What I'd love is an implant that would record people I meet and their names. So then when I saw them again later I'd get a little dossier for them in my eye and remember their name. I'm terrrrrible with names.
jonnymoon
Mar. 6th, 2008 07:16 pm (UTC)
Hey, I'm still waiting to hear whatever became of the pierced eyeglasses you told us about:

http://www.bmezine.com/news/pubring/20041214.html

Honestly, I'd sign into the IAM site...but alas, I cannot as I have no body modifications to send them pictures of.

But I suspect that many people here are members, can anyone tell me if they're producing these things yet?
tacit
Mar. 7th, 2008 09:25 pm (UTC)
Man, I'd love to see those go into commercial production! I'd get the piercing just to have them, if I could afford them. Apparently, he still has no plans to commercialize them, from what I can tell.
toranin
Mar. 6th, 2008 07:28 pm (UTC)
This stuff is really crazy-awesome. Aside from the third entry I'd be dubious personally, but still...total geekgasm indeed.
(Deleted comment)
(Deleted comment)
tacit
Mar. 7th, 2008 09:52 pm (UTC)
I believe there are actually folks working on that--both on rebuilding damaged teeth and on growing new ones. I have no idea how far away working tech is, though.
(Deleted comment)
tacit
Mar. 8th, 2008 09:56 pm (UTC)
I'm sure there is. Cloning a tooth bud, maybe. (Funny thing, tooth buds. You can stick 'em anywhere and they'll sprout a tooth.) So far all the research I know about is using pig and rat tooth buds, but there's no evidence that Republican tooth buds would be any less effective, and indeed one might argue that harvesting them is more humane.

Wait, that was my out-loud voice, wasn't it?
(Deleted comment)
(Deleted comment)
tacit
Mar. 7th, 2008 09:55 pm (UTC)
A lot of things like that could be done now, or soon, if the will to do them existed. Unfortunately, we still live in a world where folks think that flouride is a Communist conspiracy and that vaccination is a Jewish plot to kill Christian babies, so I weep for our future.
exodavinci
Mar. 10th, 2008 11:12 pm (UTC)
I spend a lot of time thinking about this stuff.

I'd personally get the respirocytes and the magnets straight off. The display is problematic because new versions will rapidly improve after the first one comes out, but scar tissue under the skin will make it hard to get repeated upgrades. Won't it suck to be still at 320x240 monochrome when all your friends have 1080p full color?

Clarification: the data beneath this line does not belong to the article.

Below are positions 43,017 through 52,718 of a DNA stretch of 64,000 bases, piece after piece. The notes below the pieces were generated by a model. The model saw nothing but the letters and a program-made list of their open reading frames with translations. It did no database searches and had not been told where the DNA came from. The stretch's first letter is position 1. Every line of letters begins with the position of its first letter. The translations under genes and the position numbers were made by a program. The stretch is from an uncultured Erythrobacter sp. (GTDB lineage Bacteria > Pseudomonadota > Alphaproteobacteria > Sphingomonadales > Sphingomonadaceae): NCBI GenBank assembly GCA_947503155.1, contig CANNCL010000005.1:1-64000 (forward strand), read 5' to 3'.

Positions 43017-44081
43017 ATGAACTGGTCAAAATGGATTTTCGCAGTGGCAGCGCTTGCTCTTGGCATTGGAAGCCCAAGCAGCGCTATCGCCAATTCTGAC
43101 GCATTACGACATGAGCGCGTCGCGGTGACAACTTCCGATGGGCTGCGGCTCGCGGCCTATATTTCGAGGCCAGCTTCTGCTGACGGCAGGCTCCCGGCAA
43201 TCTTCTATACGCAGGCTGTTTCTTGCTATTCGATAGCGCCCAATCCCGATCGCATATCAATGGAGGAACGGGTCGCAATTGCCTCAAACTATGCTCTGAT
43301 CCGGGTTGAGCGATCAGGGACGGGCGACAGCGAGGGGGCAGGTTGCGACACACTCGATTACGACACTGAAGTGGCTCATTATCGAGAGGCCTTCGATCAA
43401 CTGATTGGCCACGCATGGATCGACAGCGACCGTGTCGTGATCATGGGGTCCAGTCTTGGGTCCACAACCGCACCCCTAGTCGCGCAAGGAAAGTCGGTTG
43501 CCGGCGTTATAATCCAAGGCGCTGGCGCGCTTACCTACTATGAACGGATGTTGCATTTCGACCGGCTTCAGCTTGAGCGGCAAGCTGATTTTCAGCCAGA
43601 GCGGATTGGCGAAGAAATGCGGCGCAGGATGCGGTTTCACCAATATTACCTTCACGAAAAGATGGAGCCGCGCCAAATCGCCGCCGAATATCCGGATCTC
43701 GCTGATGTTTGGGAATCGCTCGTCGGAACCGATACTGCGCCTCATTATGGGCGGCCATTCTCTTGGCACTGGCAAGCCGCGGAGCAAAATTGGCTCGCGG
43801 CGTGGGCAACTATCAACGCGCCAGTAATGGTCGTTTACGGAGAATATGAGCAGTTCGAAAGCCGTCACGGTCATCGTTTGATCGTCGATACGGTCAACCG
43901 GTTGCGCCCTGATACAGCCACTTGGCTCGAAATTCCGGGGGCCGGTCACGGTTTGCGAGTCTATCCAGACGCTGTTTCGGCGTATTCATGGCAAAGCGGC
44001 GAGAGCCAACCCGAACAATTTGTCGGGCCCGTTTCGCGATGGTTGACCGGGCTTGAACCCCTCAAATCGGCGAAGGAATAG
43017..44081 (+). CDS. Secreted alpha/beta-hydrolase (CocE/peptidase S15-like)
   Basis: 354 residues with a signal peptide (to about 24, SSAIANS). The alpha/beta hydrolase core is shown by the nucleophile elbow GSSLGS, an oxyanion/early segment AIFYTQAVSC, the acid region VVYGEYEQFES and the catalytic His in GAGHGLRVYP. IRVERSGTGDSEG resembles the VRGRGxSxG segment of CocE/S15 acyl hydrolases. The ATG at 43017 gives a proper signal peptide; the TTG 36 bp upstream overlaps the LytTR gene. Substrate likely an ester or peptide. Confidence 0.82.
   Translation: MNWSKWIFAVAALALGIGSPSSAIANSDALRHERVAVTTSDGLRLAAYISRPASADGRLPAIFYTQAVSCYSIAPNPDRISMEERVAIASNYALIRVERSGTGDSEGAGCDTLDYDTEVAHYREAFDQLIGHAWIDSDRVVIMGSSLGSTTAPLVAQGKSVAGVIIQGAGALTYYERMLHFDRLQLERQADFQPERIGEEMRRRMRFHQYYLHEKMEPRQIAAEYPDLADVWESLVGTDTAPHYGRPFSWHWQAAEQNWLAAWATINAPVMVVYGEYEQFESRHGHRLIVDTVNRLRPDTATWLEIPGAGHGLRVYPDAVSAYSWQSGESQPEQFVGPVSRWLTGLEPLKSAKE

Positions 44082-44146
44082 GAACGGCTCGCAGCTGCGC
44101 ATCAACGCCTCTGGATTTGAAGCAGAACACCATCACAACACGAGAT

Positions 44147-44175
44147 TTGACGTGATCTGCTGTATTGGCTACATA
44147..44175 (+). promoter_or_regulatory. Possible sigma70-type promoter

The respirocytes I particularly want to see happen, not for myself but for my sister, who had one of the two nerves to her diaphragm accidentally clipped during heart surgery at age 4 months. Our whole family is athletic (triathletes, mostly), and she has 40% of normal lung capacity - she gets winded after a 40-yard light jog. It sucks, and is extremely frustrating for her.

Here's my favorite question/thought experiment. When we reach the point where things like respirocytes are available to the general public and are safe, how do we regulate professional sports? Do we require athletes to be unmodified, so that we eventually reach the point where professional athletes are, on average, less fit than Joe Sixpack sitting on his couch? We already have a couple of cases where known performance enhancing chemicals are freely available to the public but consumption by athletes is limited: caffeine is an example.
exodavinci
Mar. 10th, 2008 11:47 pm (UTC)
Some other fun ideas:

Glucocytes: like respirocytes, except they store and modulate blood sugar. When the blood is flooded with glucose, they could compress and store it quickly, preventing the insulin response that triggers your body's liver-and-fat storage mechanism. When blood sugar is needed (say during intense exercise), they could release it faster than the liver can convert glycogen. Moreover, they could do it locally - the glucocytes floating through your quadriceps are the ones releasing the glucose right where it's needed. (Or in your brain, if you're doing heavy thinking). End result: you have dramatically more energy available for all activities, and you can't gain excess weight by eating sugary things.

Aural filter: an implant that can interrupt your normal hearing pathway (by blocking the ear canal), enabling the "turn my hearing off" function another poster suggested, but can also translate sounds up or down in frequency, or apply arbitrary filters, before passing them on to the inner ear. So, you can choose to hear sounds anywhere on the spectrum (dog whistles, machinery noises, etc.) or adjust the sound of your environment to get rid of things that are annoying you.

griffen
Mar. 26th, 2008 11:25 pm (UTC)
I want that sub-q Bluetooth thing - and I can think of one program I absolutely want it to run: a blood sugar monitor. I'm borderline diabetic, and if I could keep track of my sugars without having to stab myself... wow. What a lifesaver.
( 29 comments — Leave a comment )